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‘Making space’: a study into the use of mindfulness for alternative school teachers

  • Kim Preston (a1) and Rebecca Spooner-Lane (a1)
Abstract

As teachers seek to educate and transform lives, often with limited resources and time, they can experience varying levels of stress and emotional exhaustion, particularly if effective emotion regulation strategies are not employed. The experience of teacher stress may be heightened in alternative schools that provide educational opportunities for students who present with complex needs and are ‘at-risk’ of withdrawing from the conventional school system. This case study explored the perceived outcomes of a 6-week school-based mindfulness program to manage stress and support the emotion regulation of four teachers at a metropolitan Australian alternative school. The study took a mixed-methods approach to data collection, which included self-report questionnaires, interview responses and journal reflections. A number of limitations, such as small sample size and lack of experimental design, had an impact on the generalisability of the study’s findings. However, a range of beneficial outcomes emerged in association with the mindfulness program, revealing that participants experienced increased levels of both mindfulness and emotion regulation ability, in conjunction with decreased stress and emotional exhaustion levels.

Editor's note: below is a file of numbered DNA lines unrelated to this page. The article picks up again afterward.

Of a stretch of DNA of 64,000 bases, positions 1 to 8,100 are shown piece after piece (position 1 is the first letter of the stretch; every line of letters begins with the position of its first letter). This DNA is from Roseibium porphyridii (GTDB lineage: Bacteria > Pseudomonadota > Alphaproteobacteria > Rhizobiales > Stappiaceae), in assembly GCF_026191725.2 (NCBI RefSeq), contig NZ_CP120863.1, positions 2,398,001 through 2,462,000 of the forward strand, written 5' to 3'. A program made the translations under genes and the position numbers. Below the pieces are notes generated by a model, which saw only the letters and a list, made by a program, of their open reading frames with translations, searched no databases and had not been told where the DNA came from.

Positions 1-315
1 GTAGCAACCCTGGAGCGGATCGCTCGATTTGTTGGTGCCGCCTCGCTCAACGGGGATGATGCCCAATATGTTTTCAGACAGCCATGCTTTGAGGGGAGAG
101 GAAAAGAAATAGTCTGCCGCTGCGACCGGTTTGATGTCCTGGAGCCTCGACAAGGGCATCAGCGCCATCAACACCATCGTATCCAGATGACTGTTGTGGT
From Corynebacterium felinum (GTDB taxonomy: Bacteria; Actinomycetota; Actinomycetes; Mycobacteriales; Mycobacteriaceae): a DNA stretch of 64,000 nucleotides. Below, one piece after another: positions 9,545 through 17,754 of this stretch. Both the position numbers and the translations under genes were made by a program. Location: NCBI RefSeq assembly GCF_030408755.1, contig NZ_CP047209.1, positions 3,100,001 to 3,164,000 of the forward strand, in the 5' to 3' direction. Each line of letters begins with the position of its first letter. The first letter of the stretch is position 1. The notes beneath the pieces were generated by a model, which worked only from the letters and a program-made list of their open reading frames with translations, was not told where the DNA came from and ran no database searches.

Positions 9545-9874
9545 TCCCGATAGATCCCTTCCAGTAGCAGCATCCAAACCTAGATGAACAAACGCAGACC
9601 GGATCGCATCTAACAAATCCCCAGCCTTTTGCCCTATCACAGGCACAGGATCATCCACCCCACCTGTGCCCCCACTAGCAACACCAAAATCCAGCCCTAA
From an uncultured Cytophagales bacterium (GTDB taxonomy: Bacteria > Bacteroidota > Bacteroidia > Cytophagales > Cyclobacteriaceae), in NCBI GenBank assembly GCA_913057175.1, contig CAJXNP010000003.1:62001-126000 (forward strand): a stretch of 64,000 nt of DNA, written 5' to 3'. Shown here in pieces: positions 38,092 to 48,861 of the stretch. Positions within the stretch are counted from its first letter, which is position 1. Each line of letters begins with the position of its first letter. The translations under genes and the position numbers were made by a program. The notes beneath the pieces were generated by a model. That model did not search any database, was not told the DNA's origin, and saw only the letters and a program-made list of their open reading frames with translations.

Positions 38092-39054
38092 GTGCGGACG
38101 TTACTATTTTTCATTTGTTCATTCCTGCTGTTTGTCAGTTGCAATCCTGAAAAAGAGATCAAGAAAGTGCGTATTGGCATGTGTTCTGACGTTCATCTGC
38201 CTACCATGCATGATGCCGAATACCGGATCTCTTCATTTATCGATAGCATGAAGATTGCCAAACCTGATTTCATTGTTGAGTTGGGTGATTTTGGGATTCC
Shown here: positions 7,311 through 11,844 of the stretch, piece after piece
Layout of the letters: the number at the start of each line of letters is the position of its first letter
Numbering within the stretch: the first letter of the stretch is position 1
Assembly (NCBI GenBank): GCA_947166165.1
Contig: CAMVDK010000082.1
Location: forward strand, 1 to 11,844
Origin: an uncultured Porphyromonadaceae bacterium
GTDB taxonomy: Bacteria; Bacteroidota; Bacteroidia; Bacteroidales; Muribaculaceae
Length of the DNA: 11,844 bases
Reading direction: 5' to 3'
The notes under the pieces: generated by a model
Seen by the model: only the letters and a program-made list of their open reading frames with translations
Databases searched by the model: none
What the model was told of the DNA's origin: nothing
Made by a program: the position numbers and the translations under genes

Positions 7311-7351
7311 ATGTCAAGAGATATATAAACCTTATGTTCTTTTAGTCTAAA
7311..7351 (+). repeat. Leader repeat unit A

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Corresponding author
*Corresponding author. Email: ke.preston@hdr.qut.edu.au
References
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